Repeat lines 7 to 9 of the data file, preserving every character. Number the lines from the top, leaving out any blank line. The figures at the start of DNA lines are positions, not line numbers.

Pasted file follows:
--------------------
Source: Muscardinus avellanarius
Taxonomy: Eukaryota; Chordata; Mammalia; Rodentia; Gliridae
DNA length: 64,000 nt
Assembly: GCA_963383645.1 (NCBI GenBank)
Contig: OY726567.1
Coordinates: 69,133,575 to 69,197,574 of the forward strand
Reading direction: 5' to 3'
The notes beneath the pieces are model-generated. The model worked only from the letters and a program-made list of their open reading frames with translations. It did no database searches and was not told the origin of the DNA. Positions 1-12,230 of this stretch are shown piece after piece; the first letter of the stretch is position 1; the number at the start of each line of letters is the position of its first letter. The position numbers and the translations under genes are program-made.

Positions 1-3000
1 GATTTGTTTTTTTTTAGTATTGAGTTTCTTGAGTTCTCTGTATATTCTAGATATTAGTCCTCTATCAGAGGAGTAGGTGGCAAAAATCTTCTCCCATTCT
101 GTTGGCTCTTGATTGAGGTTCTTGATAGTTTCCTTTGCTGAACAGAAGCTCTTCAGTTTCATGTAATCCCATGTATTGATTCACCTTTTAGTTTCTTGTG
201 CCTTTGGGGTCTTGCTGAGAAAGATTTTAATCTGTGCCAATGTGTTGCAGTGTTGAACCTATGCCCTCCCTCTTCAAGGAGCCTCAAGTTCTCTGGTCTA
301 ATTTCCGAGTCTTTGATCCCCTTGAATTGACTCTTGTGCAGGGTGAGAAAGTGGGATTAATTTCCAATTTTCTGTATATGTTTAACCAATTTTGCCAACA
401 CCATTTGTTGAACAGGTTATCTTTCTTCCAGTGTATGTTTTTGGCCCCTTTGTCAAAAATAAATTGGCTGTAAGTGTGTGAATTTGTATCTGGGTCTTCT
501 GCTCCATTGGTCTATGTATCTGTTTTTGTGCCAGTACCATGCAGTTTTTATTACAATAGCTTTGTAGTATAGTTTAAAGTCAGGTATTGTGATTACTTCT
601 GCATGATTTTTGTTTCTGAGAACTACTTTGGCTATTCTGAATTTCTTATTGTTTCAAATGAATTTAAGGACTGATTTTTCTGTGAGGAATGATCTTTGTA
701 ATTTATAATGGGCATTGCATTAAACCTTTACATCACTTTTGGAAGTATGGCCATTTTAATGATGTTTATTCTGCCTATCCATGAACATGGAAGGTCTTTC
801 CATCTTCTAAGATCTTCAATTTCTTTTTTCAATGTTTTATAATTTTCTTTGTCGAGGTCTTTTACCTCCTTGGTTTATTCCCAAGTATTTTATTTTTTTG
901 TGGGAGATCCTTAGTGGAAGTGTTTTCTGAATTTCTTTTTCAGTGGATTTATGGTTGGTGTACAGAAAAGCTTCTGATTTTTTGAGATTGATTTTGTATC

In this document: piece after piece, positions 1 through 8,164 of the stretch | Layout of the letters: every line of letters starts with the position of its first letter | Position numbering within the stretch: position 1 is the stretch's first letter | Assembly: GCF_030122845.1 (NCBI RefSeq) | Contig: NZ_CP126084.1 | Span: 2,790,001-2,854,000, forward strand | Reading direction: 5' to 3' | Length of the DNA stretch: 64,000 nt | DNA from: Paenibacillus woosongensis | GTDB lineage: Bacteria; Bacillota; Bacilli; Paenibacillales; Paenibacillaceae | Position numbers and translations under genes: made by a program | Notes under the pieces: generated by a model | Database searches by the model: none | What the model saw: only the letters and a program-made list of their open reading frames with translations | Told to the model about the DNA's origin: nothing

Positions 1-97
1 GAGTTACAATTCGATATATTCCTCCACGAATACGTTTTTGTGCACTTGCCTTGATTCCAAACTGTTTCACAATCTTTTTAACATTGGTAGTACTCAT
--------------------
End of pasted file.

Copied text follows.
Reading direction: 5' to 3'
The notes beneath the pieces are model-generated. The model worked only from the letters and a program-made list of their open reading frames with translations. It did no database searches and was not told the origin of the DNA. Positions 1-12,230 of this stretch are shown piece after piece; the first letter of the stretch is position 1; the number at the start of each line of letters is the position of its first letter. The position numbers and the translations under genes are program-made.

Positions 1-3000